The Los Angeles Times published a letter to the editor of mine yesterday:

     I got all excited, at first, when I saw a novel excerpt on Page E9, in Oct. 2's Book Review.   

     Then I started to read it. What bad writing. Most of it is clunky exposition and awkward back-story. The rest is lame story and poorly done description.  

     Why should we care if Richard wears boots or cross-trainers, or if anyone would notice?     

     Shotguns don't "stomp" people. That is ridiculous.

     I wish you would look for better writing to reprint. 

     If this book is a bestseller, that's sad. 

     As Flannery O'Connor said, “There's many a bestseller that could have been prevented by a good teacher.”

     This one should have been prevented. 

     Roger Angle
     Culver City

It referred to a novel excerpt that they had printed:

What do you think? Is that stuff crap or what?
-- Roger

Copyright © 2011, Roger R. Angle

Saturday, October 1, 2011


I've been hoping to get published in Ellery Queen's Mystery Magazine, so I've been trying to read some stories published there.

You know, get the lay of the land.

I got, from the library, a book called "The Cutting Edge," a collection of short mysteries published in EQMM.

The first one is by Lawrence Block. In "Looking For David" a retired detective is on vacation in Florence, Italy, and runs into an old criminal he arrested for murder years ago. The bad guy tells him why he killed and carved up his gay lover.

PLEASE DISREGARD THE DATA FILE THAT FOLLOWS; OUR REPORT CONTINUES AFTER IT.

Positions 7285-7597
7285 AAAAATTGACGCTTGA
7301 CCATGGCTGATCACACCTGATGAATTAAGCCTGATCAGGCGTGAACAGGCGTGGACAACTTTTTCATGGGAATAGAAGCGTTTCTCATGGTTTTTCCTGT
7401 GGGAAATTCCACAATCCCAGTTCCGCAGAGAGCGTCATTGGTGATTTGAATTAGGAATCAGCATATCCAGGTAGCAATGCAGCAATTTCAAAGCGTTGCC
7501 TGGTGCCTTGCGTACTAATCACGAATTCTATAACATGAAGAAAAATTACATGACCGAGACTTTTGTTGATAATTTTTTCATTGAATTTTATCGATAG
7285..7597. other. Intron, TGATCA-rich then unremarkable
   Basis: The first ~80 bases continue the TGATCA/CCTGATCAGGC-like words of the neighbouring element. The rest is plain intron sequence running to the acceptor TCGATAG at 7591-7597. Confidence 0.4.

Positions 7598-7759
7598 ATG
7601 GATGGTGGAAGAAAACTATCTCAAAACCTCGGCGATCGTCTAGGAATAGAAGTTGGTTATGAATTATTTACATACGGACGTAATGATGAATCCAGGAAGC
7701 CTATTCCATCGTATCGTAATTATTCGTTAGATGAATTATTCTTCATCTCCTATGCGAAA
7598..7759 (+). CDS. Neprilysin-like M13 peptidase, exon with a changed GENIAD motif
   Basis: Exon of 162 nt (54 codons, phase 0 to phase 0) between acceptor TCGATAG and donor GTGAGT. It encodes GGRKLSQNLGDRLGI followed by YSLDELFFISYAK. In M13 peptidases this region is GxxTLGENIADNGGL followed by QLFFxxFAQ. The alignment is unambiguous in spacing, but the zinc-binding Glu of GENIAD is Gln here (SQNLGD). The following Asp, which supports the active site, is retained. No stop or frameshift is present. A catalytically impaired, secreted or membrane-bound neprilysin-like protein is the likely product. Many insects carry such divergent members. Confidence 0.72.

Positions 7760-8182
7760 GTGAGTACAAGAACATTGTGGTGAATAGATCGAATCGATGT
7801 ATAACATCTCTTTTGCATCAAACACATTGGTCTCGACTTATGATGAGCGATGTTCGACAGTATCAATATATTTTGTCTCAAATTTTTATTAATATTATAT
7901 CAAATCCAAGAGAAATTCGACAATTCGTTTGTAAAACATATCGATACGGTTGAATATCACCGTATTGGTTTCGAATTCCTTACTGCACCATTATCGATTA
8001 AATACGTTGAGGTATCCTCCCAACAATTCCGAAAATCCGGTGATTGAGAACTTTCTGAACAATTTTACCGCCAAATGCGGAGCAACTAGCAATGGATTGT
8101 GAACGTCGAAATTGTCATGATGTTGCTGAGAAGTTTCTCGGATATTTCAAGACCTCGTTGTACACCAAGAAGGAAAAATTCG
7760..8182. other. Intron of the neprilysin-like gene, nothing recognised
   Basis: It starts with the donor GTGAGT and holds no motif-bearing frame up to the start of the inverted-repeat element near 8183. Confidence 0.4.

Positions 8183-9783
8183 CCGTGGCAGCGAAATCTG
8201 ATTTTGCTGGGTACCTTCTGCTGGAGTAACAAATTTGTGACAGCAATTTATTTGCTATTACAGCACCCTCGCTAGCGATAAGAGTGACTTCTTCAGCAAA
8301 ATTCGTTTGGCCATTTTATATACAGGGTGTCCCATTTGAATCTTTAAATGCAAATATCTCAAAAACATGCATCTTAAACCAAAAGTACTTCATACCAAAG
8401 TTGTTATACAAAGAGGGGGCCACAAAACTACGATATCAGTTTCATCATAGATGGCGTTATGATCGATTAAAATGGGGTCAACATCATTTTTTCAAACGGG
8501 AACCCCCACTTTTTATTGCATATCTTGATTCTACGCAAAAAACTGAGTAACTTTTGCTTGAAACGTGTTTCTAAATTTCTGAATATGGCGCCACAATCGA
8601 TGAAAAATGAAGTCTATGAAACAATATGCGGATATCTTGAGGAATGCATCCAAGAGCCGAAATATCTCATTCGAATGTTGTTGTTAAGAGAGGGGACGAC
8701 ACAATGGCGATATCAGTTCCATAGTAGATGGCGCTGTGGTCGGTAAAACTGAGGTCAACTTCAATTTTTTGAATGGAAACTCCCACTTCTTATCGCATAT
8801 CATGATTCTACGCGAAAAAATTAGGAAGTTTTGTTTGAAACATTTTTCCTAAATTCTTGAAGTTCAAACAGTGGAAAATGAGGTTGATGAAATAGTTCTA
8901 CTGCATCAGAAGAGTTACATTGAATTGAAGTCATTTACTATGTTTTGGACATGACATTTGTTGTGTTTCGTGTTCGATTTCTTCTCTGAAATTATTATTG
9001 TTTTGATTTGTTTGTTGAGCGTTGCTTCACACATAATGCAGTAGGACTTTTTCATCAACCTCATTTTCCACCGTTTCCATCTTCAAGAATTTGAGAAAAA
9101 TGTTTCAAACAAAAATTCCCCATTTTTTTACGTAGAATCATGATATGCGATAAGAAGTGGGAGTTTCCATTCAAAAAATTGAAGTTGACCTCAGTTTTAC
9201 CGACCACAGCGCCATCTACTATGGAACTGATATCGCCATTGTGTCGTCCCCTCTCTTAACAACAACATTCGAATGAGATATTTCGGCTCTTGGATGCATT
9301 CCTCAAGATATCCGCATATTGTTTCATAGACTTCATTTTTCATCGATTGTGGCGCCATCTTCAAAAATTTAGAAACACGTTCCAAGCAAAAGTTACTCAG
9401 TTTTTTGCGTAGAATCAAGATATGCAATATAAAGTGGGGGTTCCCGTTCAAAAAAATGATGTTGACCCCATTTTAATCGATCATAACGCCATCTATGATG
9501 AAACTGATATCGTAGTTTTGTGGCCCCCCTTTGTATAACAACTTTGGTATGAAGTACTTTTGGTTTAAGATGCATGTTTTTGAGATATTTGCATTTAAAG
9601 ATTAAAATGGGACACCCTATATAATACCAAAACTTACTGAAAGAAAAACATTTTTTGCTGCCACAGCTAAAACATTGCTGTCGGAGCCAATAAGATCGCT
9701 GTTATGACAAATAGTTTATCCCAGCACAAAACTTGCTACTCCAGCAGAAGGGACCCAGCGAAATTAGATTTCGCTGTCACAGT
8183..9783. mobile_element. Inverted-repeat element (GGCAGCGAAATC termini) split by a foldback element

As I read it, I got the feeling that Block didn't care about any of this. He didn't seem to care about the characters or the story or the writing. The whole thing is lackluster. No oomph. No pizazz. No jazz. No music. No depth. No energy.

So when I read it, I didn't care either. I quit about halfway through and skipped forward to the end. I cared even less when I finished.

On the other hand, I just started reading "Hayduke Lives!" by Edward Abbey, a sequel to "The Monkey Wrench Gang," one of my favorite novels.  

The writing is completely different. I get the feeling that Abbey cared about everything: every line, every description, every cactus, every blade of wild ricegrass, even an old turtle, every word, every character.

The writing is full and rich. Full of imagery and detail and insight. Full of energy. The prose dances, and rocks and rolls, and puts the pedal to the metal and drives ahead. It illuminates the characters and brings the story to life.

It's a treat to read, and a startling contrast to the dull, lackluster writing of the genre mystery.

I think caring is part of the game. Like any art form, or any profession, if you don't care, it shows.

One time I went to a doctor who told he had been retired in his mind for ten years. The work just didn't interest him anymore. Boy, I got the hell out of there as fast as I could.

That's how I felt about this mystery story by Lawrence Block.

My advice: Whatever you do, especially if want to get paid for it, and if you want other people to participate, you better damn well care about it, and you better do your best.

Otherwise, your work will be dead, and that will show.

-- Roger

Copyright © 2011, Roger R. Angle